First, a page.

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We had a frost warning a couple of days ago, and it's currently pouring rain.
So I guess that means it’s time to break out those rich, delicious and comforting fall flavours – spice, pumpkin, rich stews and braises. YUM. I’ve got a few things in the freezer that are begging to be braised. Can’t wait.
One of the fall flavours I like most is pumpkin. I freaking looooooooove pumpkin pie (it’s a borderline obsessive relationship, much to the dismay of hubs, who thinks it’s gross). Clearly he is wrong.
Anyway…I was browsing through the latest issue of Food&Drink (free magazine put out by Ontario’s LCBO). Eventually, the recipes do appear online in the rather cryptic F&Ddatabase, but not usually for a couple of months. So I just have to share this recipe with you, because if you don’t have this magazine, you just shouldn’t have to wait that long to make this. ;)
Imagine a torrid culinary affair between pumpkin pie and coconut cream pie. This is their love child. Delicious and delicate pumpkin-coconut cream phyllo tartlets. It’s so light and so amazing….the buttery browned phyllo just crackles apart with every bite, and the creamy pumpkin-coconut filling spills out, topped with lightly-sweetened whipped cream and the slightest touch of toasted coconut.
Be still my heart.
I had never made tarts with phyllo before, but I’ll absolutely be doing it again. I’ve written COUNTLESS times just how much I hate working with pastry dough, and while you can buy tart shells, these cute little phyllo guys are super easy, impossible to screw up, and they look and taste phenomenal. Even better, hubs had made tourtiere phyllo triangles over the weekend and I had precisely 5 sheets of phyllo left.
I found the pumpkin filling to be a bit runnier than I would have liked. I might increase the cornstarch a touch (maybe a ½ T) and cook just a bit longer. I was expecting more of a pudding consistency, rather than a sauce. This dessert can easily be made in advance (case in point: I made these yesterday and took pics today; the crust was just as explosively flakey, and the only casualty was that my whipped cream wasn’t holding its shape as well today). The only caveat is that they must be assembled at the last minute. But if you have the tart shells ready to go, it just takes a few minutes to spoon in the filling, pipe/spoon the cream and sprinkle the coconut.
This recipe makes 12, but if you’re serving it as your only dessert, I expect most people would eat two, so I would consider that it serves 6. The only change I made to the recipe was to add about ¾ t of pumpkin pie spice. I really wanted the pumpkin pie idea to come through more strongly; I think the spice made the dessert, so I would suggest you do that same. ;)
pumpkin-coconut cream tartlets
stolen from the Autumn 2012 issue of Food&Drink
6 T granulated sugar
2 T cornstarch (consider adding an extra 1/2T)
1 can (400 mL) coconut milk
1 T unsalted butter
½ t vanilla
Pinch of salt
½ c pumpkin puree
¾ t pumpkin pie spice (or combination of ½ t cinnamon, and 1/8 t each cloves and nutmeg)
5 sheets of phyllo pastry, thawed
¼ c unsalted butter, melted (and slightly cooled)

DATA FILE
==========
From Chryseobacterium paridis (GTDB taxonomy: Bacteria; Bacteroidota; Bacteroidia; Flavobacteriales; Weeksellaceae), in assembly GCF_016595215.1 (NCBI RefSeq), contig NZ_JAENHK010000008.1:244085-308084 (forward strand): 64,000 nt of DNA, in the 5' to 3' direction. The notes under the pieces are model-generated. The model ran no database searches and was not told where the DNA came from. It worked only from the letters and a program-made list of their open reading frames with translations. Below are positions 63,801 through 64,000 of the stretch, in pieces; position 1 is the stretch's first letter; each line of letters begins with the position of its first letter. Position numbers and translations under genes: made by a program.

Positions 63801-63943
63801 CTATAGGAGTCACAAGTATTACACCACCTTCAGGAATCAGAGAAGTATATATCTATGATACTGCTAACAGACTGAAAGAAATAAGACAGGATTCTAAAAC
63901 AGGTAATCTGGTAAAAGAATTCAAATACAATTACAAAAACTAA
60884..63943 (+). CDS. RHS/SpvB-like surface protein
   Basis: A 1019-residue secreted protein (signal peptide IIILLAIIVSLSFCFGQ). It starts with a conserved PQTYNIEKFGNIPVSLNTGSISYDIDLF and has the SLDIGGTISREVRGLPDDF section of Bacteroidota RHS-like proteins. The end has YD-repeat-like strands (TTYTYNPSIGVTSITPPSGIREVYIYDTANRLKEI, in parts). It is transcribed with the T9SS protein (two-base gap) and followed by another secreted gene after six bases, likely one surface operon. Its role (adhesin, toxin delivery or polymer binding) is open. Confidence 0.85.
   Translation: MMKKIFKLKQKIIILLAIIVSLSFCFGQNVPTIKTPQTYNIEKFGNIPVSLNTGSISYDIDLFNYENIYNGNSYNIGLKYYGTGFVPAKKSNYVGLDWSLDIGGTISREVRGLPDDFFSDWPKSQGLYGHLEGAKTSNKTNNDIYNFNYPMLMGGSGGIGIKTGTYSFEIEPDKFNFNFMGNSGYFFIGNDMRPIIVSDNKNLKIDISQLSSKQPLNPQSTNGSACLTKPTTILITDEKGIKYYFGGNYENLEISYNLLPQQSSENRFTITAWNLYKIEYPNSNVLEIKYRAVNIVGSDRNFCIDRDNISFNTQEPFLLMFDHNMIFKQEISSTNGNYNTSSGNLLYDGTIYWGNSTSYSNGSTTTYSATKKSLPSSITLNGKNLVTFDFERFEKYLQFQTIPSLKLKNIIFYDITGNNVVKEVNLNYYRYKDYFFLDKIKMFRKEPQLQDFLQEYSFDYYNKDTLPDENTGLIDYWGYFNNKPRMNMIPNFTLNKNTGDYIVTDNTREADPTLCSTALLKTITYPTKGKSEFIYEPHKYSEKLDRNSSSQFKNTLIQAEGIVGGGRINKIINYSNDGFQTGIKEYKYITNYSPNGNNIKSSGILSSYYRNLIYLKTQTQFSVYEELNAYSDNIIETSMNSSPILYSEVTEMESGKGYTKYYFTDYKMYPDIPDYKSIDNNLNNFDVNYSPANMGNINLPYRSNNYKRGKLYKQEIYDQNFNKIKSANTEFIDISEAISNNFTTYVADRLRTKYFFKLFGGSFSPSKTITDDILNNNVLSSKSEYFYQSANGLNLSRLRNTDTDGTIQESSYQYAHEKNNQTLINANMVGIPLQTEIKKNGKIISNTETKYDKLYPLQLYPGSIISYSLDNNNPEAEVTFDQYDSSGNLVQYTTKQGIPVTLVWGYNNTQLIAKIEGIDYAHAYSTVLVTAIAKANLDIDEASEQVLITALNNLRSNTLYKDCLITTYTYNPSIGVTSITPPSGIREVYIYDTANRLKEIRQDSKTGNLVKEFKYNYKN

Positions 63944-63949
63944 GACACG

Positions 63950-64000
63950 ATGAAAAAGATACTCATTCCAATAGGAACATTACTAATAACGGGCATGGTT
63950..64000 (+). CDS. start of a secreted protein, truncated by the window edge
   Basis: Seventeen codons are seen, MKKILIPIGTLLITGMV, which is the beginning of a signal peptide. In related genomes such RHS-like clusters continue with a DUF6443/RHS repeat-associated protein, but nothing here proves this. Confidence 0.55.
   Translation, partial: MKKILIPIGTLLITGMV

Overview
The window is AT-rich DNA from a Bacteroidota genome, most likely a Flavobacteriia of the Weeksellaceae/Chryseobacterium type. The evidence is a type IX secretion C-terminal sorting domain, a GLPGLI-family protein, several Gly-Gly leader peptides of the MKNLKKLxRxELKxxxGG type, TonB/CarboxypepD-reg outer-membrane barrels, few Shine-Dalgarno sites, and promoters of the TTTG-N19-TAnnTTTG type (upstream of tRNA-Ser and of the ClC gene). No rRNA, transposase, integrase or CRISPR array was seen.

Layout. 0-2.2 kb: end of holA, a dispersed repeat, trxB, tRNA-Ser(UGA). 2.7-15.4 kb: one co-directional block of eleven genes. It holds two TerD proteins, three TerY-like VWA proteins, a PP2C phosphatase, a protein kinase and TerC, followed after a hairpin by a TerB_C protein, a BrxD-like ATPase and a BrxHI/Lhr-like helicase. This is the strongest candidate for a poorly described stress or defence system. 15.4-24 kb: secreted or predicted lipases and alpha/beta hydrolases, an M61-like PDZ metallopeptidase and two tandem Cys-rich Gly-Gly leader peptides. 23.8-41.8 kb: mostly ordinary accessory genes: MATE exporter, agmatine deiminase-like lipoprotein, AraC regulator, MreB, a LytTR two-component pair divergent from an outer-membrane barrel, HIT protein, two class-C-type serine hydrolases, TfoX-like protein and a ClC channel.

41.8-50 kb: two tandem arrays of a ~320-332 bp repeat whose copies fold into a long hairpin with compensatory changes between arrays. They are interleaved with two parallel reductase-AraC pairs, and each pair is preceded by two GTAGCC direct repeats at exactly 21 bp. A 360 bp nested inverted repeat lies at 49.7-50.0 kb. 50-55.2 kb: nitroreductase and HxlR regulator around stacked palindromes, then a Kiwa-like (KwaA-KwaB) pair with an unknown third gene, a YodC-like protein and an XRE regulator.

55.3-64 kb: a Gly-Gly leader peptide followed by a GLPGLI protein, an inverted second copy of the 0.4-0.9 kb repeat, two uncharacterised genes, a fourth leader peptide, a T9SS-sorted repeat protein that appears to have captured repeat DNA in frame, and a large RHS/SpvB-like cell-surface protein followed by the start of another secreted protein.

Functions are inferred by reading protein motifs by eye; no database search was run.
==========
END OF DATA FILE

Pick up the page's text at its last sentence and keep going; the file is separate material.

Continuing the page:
2 T granulated sugar
2 T unsweetened coconut
1 c whipping cream
1 t granulated sugar
¼ t coconut extract (not necessary, but adds to the coconut flavour)
1. To prepare filling, whisk eggs with 3 T sugar and pumpkin pie spice in a medium bowl.
2. In a small saucepan, whisk remaining 3 T sugar with cornstarch. Slowly whisk in coconut milk until evenly mixed. Set over medium heat. Bring to a simmer, whisking occasionally (I would bring it to a gentle boil).
3. Very, very slowly, pour some of the hot coconut mixture into the eggs, while furiously whisking (this tempers the eggs so you don’t end up with scrambled eggs). Once you’ve poured about half the coconut stuff in, take the egg/coconut mixture, and whisk it BACK into your coconut pot. Set back over medium heat. Whisk until it comes to a simmer and thickens a bit.
4. Remove from heat. Whisk in butter, vanilla and salt, then pumpkin puree, until evenly mixed. Pour into a bowl and press plastic wrap onto surface. Refrigerate until chilled.
5. To prepare pastry, preheat oven to 325F. Grease a 12-cup muffin pan. Unroll phyllo onto counter.
6. Cover with damp kitchen towel. Carefully remove one sheet to counter and recover stack of pastry with towel. Lightly brush single sheet of pastry with butter. Sprinkle with about 1 t of sugar. Top with another sheet of phyllo (try to line up edges). Repeat until you’ve used all sheets of phyllo. Cut into 12 even squares (I used a fancy pastry cutter, but a pizza cutter works great, as will a sharp knife).
7. Press squares into muffin tin. Bake in centre of oven for 10-12 minutes, or until golden (after 10 minutes, I turned the temp up to 400F and cooked another 2, because I wanted mine nice and toasted; watch closely though because burnt phyllo is bad news!). Remove to a rack and cool completely.
8. Toast your coconut (I toasted mine in a dry frying pan; you could use the oven as well). Again, watch closely because it will go from toasted to burnt very quickly. Let cool.
9. Beat whipping cream until soft peaks form. Add sugar and coconut extract, then continue to whip for stiff peaks.
10. To assemble, spoon filling into each cup. Top with cream. Sprinkle with coconut. Serve immediately.
Because I had so much pumpkin left after this was done, I also made some pumpkin muffins.
Check out this tasty pumpking-gingerbread muffin recipe from the Paleo Mom. They aren’t overly sweet and fit the bill perfectly for Lil Z’s school snack – nut-free, healthy and yummy.